Not sure if I trust those rankings, googling them I see the U.S. is also in the top 10 or 20 on most, and two consistently high ranking countries including places I have been to and studied on exchange, and I can tell you the students there think their education system is complete garbage.

Sorg67 said:
I do not want to get into a debate about national strengths and weaknesses, but there is no other country I would rather live in.
Canada? Because if I had to choose between Canada and the U.S., I'm sorry but I'd be going for the former. Mostly because I wouldn't want to live in a place where socialised medicine isn't a thing.
But to each his own! We all have different values that we treasure.
 
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Crispii

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PascalKrypt said:
Not sure if I trust those rankings, googling them I see the U.S. is also in the top 10 or 20 on most, and two consistently high ranking countries including places I have been to and studied on exchange, and I can tell you the students there think their education system is complete garbage.
Huh. I thought the rankings were in particular order, with Finland ranking at around 3rd or 2nd place.
 

PascalKrypt

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Crispii said:
Huh. I thought the rankings were in particular order, with Finland ranking at around 3rd or 2nd place.
There are many different ones (though most appear to have roughly the same results) so not sure which you are talking about?

... though several of them have "united states" in their title, not sure how (un)biased those would be...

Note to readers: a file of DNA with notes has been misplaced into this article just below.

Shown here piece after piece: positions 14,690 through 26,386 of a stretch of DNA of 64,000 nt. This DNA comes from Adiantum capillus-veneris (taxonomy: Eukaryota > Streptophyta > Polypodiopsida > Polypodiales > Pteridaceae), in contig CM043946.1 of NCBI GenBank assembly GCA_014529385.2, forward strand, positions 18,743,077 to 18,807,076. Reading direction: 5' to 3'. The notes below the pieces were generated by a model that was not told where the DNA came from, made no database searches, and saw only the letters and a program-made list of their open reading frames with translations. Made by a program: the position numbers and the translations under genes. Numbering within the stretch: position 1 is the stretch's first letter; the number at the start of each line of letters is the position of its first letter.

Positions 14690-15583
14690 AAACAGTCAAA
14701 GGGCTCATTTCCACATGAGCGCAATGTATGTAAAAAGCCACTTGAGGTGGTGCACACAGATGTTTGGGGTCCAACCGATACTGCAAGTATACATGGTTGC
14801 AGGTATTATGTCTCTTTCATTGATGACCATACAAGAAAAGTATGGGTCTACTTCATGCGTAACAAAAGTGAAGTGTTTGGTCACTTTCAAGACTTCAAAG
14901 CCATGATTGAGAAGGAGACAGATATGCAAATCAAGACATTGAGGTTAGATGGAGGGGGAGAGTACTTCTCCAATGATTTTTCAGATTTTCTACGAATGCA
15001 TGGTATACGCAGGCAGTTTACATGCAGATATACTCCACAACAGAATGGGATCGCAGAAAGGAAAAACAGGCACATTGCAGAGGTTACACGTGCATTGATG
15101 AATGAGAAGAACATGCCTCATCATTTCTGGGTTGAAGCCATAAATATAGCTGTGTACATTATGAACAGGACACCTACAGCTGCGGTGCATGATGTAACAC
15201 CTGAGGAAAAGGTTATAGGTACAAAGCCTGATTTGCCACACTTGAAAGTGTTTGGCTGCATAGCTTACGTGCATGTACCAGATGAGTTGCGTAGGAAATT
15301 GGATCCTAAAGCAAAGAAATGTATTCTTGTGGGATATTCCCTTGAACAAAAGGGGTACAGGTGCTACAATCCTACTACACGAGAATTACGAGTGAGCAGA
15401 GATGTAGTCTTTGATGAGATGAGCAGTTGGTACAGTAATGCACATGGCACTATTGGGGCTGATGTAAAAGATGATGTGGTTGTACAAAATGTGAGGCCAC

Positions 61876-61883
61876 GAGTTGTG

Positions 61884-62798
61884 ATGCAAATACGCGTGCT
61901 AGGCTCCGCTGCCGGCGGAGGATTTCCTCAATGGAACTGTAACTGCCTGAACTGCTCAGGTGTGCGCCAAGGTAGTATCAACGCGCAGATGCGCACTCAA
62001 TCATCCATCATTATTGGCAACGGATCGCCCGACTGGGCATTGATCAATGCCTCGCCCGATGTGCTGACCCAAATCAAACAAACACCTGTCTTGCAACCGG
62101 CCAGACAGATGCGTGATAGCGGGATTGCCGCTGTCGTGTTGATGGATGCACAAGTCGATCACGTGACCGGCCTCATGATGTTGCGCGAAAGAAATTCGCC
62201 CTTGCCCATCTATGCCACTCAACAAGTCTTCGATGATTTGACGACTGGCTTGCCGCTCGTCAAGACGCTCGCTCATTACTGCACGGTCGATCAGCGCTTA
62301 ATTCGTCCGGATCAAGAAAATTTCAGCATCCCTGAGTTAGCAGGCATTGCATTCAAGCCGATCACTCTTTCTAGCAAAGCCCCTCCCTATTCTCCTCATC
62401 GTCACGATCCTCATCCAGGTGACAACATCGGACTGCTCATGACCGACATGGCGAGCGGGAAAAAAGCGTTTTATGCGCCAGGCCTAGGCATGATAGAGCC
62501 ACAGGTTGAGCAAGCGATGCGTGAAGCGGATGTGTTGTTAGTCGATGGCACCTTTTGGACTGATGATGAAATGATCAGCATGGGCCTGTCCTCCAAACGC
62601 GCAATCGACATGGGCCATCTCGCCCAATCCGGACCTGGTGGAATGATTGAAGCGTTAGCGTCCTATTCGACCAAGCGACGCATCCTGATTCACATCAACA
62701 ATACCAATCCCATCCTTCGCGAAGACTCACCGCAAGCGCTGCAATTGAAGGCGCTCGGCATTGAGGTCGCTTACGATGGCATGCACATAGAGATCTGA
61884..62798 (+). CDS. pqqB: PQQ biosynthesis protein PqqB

Feohw

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PascalKrypt said:
Overall though, religion isn't nearly as big here as in the States. The largest group in the country identifies as atheist and that category is growing. Kind of weird how half of the schools (both primary and HS) are explicitly religious..
This is definitely on the rise. In the past religion used to pretty much decide what would happen in Ireland. Nowadays most of the younger people don't believe at all. Many see it as a joke tbh. It seems to be passing with the older generations.
 

CrazedHoosier

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Sorg67 said:
I do not want to get into a debate about national strengths and weaknesses, but there is no other country I would rather live in.
To be honest, I don’t think I would live in any other country either. Mostly because I’m too poor to leave, but also because my preferred destination would be off of earth.
PascalKrypt said:
There are many different ones (though most appear to have roughly the same results) so not sure which you are talking about?

... though several of them have "united states" in their title, not sure how (un)biased those would be...
It’s so hard to get a general consensus of success in the United States’ education system. It varies greatly even across cities.